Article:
On the bow of the ship was a branch from the Goddess Athena from the holy oak tree of Dodoni. Jason also had a divine ally in the Goddess Hera who sought revenge on King Pelias for not worshipping her. On the island of Doliones they slew a hoard of six-armed giants, and when they arrived in Thrace they saved the prophet Phineas, cursed by Zeus, from harpies. In gratitude he told them how to safely navigate to Colchis.
When the Argos finally arrived in Colchis Jason asked the King for the Golden Fleece, adding that it was also the wish of the Goddess Hera. Aeetes reluctantly agreed, but wanting to keep the Fleece, which he believed brought his lands prosperity, set Jason on a trial that he was sure he would fail.
Aeetes asked Jason to plow the land using two bulls with metallic legs which threw flames from their nostrils, and gave him a bag of dragon teeth to sow into the field. Aeetes did not say that by sowing the teeth a large army of warriors would sprout and attack him.
Medea, daughter of Aeetes, after she was blessed by Aphrodite at Hera’s request, fell in love with Jason. Secretly she approached him and with the promise to marry her she would offer her help to complete his task. He agreed. Medea, a sorceress, gave Jason an ointment that would make him invincible to fire and told him about her father's plan. She instructed him to throw a stone amongst the warriors so that during the confusion, they would turn on one another and kill each other instead.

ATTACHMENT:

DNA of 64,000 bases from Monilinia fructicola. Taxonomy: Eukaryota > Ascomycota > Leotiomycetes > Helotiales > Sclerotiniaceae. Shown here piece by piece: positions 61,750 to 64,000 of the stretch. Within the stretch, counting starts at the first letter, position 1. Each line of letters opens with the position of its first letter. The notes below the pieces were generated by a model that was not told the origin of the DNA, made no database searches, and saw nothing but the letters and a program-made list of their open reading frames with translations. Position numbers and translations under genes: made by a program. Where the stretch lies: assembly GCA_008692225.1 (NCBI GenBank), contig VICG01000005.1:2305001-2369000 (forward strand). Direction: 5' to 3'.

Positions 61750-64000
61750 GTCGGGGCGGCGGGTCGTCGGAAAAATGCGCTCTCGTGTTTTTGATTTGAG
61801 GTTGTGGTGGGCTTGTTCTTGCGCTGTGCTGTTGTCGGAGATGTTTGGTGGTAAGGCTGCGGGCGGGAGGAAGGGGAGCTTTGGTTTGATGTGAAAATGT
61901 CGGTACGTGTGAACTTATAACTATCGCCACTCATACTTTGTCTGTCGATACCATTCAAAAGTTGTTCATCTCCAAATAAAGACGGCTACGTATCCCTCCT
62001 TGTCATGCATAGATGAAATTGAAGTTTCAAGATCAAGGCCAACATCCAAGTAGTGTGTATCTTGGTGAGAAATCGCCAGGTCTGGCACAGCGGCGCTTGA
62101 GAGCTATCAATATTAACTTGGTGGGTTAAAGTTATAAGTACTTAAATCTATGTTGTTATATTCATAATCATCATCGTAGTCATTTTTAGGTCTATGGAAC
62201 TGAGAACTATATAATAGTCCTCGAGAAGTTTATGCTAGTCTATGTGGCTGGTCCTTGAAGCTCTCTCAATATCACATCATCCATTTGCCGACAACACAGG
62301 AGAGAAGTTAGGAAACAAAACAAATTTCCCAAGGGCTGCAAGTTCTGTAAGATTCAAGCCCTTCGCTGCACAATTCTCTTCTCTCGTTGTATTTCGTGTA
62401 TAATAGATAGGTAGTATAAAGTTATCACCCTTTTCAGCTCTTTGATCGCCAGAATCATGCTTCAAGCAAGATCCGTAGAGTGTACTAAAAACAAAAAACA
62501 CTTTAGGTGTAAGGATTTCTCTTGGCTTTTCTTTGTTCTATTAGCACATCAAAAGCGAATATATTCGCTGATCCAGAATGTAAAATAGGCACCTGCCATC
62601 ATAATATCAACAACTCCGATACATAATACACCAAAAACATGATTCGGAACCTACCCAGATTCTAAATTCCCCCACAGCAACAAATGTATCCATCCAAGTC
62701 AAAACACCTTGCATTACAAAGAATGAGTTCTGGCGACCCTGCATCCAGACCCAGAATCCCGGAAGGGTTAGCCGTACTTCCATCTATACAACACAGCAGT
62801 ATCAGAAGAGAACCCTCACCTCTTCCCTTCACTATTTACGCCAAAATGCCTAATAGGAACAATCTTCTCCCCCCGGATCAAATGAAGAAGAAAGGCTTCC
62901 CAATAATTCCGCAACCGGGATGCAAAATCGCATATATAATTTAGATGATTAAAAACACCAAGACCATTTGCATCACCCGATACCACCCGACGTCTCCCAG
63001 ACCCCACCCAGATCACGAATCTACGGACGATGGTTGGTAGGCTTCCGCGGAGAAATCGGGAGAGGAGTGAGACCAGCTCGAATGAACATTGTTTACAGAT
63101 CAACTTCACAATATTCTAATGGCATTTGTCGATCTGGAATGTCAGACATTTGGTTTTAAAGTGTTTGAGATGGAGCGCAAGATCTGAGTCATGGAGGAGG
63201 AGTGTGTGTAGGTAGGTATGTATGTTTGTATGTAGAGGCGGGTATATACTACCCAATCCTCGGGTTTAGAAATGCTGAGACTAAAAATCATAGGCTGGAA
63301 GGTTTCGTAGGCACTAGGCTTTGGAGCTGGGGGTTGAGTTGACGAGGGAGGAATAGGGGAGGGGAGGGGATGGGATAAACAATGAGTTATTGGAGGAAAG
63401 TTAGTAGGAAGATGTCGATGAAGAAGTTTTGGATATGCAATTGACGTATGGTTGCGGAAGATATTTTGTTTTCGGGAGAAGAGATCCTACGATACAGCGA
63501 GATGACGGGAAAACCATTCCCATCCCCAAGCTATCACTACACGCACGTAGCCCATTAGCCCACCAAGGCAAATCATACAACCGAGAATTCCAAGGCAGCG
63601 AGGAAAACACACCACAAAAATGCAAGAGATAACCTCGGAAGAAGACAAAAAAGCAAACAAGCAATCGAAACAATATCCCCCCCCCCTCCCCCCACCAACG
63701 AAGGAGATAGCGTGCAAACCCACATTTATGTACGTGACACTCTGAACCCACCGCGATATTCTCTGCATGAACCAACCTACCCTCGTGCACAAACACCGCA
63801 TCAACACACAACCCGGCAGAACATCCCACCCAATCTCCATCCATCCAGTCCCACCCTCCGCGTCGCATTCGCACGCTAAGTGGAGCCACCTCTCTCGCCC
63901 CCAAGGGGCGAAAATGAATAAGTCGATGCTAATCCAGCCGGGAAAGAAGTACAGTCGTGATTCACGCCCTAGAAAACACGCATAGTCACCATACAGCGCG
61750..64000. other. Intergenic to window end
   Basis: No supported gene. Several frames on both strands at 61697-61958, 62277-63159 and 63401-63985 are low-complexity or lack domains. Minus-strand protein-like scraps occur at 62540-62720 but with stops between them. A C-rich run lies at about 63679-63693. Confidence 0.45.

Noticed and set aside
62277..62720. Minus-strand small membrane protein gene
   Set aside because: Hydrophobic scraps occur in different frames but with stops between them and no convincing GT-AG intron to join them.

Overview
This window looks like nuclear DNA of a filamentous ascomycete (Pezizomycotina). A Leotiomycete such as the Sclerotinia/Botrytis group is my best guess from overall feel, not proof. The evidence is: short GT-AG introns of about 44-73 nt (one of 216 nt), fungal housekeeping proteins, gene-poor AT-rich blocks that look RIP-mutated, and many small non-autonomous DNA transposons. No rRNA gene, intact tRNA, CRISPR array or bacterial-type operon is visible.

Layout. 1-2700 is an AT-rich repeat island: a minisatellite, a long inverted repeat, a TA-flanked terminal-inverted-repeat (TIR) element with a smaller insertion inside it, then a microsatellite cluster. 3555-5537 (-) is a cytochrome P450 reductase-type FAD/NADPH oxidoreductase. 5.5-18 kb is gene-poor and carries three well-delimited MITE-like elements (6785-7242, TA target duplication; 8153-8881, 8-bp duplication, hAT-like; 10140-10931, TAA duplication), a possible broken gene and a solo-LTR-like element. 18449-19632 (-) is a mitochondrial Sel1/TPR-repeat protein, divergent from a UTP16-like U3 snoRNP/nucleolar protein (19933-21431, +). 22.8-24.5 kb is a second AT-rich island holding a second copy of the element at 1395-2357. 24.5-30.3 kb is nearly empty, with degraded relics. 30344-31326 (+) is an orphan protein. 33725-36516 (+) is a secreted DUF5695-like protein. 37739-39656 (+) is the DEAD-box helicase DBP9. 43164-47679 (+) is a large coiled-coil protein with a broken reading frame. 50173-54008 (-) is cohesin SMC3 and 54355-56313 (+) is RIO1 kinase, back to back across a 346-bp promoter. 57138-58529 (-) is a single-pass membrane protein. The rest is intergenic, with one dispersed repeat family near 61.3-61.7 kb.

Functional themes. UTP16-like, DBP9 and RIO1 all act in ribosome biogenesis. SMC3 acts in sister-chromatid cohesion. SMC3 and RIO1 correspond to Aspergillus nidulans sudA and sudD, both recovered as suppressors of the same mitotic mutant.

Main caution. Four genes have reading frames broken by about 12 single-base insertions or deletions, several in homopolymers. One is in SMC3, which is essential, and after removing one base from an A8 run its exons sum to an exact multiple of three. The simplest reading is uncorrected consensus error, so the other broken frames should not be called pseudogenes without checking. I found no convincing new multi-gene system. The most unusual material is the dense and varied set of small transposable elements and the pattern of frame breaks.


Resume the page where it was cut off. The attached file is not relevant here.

After Jason succeeded in his tasks, King Aeetes told him he could have the Golden Fleece, believing that the dragon protecting it would kill him.
Medea cast a sleeping spell upon the dragon so Jason could retrieve the Golden Fleece from the thousand year old oak where it had been kept. Aeetes made a final attempt to keep the Fleece and set Jason’s ship on fire, but he was thwarted again.
Medea left with Jason and the Argonauts on the Argos. Zeus was angered by Medea’s familial betrayal and blew the ship off course. A challenging return trip included Sirens with their enchanting music drowned out by Orpheus, son of Apollo, playing his lyre, the sea monsters Scylla and Charybdis, and Talos, the giant bronze robot in Crete. With the help of the god Apollo they arrived home where Jason gave the Golden Fleece to Pelias and claimed the throne. Jason’s reign was short as the people grew weary of Medea’s magic. Eventually they were banished from Iolcus.
One day, Jason traveled back to Iolcos, alone, his life and loves behind him. Finding his boat, Argos, on display he sat beneath its shadows and wept. The rotting ship gave way and a beam fell on Jason, ending his life.
What happened to the Fleece? We don’t know. Perhaps, like so many other trinkets it faded and was lost and forgotten as just another sheep skin, not worth the trouble it had cost to procure it. Embrace this moment and embrace those you love. Things are things. Beads are beads. People are people. #EmbraceTheAdventure #FindLove #LiveLife